“THE MOST EFFECTIVE ORGANIZATION IN THE U.S.”
Watson writes on Salvation Army
BY ROBERT DOCTER –
To be frank, I had considerable resistance to reviewing this book at all. I thought the title would be perceived as highly self-serving. Then I started reading it. I was clearly wrong.
The Most Effective Organization in the U.S. — Leadership Secrets of the Salvation Army is a “must read” book by everyone seeking to gain insight into “America’s favorite charity.” That includes many who might believe they understand it already.
Written by former National Commander Commissioner Robert A. Watson and Ben Brown and published by Crown Business Books, the book has already attracted considerable attention with extensive pre-publication sales. It is extremely well written with illustrations of organizational principles used by the Army and drawn from both history and present day.
It’s not afraid to be presumptuous and audacious. It seeks to explain why organizational guru Dr. Peter Drucker might have described the Army in a Forbes magazine article as “the most effective organization in the United States” — the quote from which the book’s title grows. The opening sentence of the book states: “We want this to be one of the most important books you’ll ever read. It’s about the meaning of life.”
The chapter headings lead one to believe it is an organizational textbook. It is much more. It examines the “holistic ministry” of the Army — this double mission of obedience to Christ’s great commission as well as his charge to rescue the “least among us.” The “big idea” of the book then, is to “engage the spirit.” The Army, as it works with those from whom spirit has been drained, recognizes the power of non-discriminating inclusiveness as it facilitates a spiritual change within people that moves them from despair to hope and salvation.
Once the spirit becomes engaged, organizations need to address a series of sub-principles.
Among these principles — “Put people in your purpose” reveals the strong commitment of the Army to meeting human need. It also explores how people grow when trusted with responsibility. “Embody the brand” talks about the value of maintaining a core ideology in such a way that the public can assess your work and hold you accountable. “Lead by listening” implies a genuine relationship between people where one “listens to learn and commits to act.” It urges organizations and individuals to know their “inviolate principles” and to examine how and what they are doing reflects those principles.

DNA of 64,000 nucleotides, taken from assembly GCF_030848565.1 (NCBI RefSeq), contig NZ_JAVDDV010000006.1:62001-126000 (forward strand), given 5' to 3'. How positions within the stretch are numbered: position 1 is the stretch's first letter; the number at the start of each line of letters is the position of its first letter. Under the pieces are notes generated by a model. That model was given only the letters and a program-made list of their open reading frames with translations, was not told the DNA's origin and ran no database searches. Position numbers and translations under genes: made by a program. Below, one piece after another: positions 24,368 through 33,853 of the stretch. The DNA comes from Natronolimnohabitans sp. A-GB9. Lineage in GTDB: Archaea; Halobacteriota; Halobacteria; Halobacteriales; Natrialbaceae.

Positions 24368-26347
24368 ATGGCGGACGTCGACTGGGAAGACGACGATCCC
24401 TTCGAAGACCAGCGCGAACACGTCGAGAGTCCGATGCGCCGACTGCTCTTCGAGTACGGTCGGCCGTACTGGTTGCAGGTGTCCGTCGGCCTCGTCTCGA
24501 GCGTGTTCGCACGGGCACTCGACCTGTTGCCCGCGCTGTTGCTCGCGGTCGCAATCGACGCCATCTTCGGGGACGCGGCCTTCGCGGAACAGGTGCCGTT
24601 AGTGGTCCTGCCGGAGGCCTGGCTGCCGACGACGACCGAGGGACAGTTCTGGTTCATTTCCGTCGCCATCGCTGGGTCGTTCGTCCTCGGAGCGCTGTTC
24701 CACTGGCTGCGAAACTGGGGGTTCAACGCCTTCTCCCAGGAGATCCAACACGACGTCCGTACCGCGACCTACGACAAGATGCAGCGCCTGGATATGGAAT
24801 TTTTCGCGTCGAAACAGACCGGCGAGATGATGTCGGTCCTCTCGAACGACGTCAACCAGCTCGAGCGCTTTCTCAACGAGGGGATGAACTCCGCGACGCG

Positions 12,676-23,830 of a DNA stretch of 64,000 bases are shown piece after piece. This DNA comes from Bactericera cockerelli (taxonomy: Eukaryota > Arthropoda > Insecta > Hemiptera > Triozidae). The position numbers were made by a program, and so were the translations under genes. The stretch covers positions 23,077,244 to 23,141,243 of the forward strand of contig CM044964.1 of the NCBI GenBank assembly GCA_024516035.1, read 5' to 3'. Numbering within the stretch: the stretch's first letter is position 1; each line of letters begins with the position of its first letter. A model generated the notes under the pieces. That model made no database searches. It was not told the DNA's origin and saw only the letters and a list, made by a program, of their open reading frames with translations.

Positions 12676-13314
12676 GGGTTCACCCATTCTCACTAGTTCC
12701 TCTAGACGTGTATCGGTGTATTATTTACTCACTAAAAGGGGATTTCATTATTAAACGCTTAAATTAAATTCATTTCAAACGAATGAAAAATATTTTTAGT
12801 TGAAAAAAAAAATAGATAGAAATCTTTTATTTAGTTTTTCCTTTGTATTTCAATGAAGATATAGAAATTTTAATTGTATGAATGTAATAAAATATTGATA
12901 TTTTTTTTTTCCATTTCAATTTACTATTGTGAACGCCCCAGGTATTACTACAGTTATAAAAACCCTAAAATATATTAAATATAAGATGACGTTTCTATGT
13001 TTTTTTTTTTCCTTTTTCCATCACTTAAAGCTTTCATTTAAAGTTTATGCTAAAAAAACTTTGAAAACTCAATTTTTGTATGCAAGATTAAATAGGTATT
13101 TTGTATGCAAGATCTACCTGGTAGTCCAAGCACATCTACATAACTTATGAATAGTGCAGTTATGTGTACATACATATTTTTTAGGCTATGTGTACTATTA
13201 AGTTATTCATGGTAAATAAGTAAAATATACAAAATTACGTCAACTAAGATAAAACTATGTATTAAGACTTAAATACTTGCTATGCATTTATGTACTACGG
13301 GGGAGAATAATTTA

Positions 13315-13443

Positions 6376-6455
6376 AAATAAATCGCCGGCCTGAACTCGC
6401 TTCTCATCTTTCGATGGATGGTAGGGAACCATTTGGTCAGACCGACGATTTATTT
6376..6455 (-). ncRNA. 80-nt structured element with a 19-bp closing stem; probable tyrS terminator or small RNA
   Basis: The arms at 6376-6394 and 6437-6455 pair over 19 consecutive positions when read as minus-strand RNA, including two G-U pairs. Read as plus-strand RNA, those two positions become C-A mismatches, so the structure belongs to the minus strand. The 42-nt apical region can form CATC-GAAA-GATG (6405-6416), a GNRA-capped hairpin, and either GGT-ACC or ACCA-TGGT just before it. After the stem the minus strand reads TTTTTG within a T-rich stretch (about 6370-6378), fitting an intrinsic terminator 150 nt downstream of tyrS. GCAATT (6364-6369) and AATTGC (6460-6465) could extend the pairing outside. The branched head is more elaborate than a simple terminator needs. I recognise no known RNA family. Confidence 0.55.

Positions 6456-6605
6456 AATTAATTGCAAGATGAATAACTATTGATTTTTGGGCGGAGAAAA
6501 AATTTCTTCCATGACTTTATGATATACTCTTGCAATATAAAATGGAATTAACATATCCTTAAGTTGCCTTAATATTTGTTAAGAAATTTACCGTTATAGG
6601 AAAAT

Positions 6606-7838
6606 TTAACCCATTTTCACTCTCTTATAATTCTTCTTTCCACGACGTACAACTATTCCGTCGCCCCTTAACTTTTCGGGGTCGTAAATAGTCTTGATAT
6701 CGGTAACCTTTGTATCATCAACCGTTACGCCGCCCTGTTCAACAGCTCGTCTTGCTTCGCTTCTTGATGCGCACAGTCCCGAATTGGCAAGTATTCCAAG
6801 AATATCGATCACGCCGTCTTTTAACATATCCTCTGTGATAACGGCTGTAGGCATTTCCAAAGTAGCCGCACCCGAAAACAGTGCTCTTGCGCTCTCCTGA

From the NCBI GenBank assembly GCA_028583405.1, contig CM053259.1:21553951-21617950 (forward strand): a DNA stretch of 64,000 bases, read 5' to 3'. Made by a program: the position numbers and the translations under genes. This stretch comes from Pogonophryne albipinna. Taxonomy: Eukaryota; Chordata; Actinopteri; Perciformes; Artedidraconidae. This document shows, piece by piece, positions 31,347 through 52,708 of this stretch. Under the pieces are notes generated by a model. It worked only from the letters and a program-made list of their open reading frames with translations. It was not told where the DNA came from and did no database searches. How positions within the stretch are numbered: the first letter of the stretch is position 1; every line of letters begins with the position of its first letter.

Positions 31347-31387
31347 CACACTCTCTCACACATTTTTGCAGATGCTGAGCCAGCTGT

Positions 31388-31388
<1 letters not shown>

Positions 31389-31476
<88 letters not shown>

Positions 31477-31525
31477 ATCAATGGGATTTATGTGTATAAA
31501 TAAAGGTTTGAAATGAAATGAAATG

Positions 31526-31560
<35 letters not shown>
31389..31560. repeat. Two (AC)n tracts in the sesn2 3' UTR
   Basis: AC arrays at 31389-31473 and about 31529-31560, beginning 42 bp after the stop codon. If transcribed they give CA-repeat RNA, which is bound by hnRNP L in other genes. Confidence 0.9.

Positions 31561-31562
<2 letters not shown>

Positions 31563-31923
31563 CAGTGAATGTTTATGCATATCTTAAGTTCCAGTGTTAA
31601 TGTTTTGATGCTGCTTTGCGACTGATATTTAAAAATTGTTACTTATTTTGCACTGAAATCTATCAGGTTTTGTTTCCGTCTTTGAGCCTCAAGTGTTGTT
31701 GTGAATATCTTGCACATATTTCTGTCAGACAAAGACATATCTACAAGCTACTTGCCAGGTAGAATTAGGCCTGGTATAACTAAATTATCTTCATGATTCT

The principle of “spreading responsibility” opens creativity in significant ways. It “sucks the air out of traditional hierarchies and demystifies leadership.” In trying to cope with rapid change, the Army has sought to “organize to improvise” and found that freewheeling improvisation with deliberate comprehensiveness can be designed to insure effectiveness.
As an example of the importance of “acting with audacity” Watson reveals some dramatic and costly course changes taken by the Army. One such change was the abandonment of the Farm Colony model of treating the urban poor. The Army shifted its policies 180 degrees and recognized that poverty in urban settings could not be remedied by seeking escape to the country. The final principle states that “joy is contagious.” We instinctively move toward people, places and things that warm our hearts.
Watson draws on innumerable illustrations — many of which come from well-known people and programs of the Western Territory.
Books will be on sale November 6, 2001. Copies may be reserved in advance at your local bookstore or you may order online through any bookseller; books will be shipped after November 6.
The full retail price is $25.00 and the ISBN is 0-609-60869-X.
All author royalties are being donated to The Salvation Army.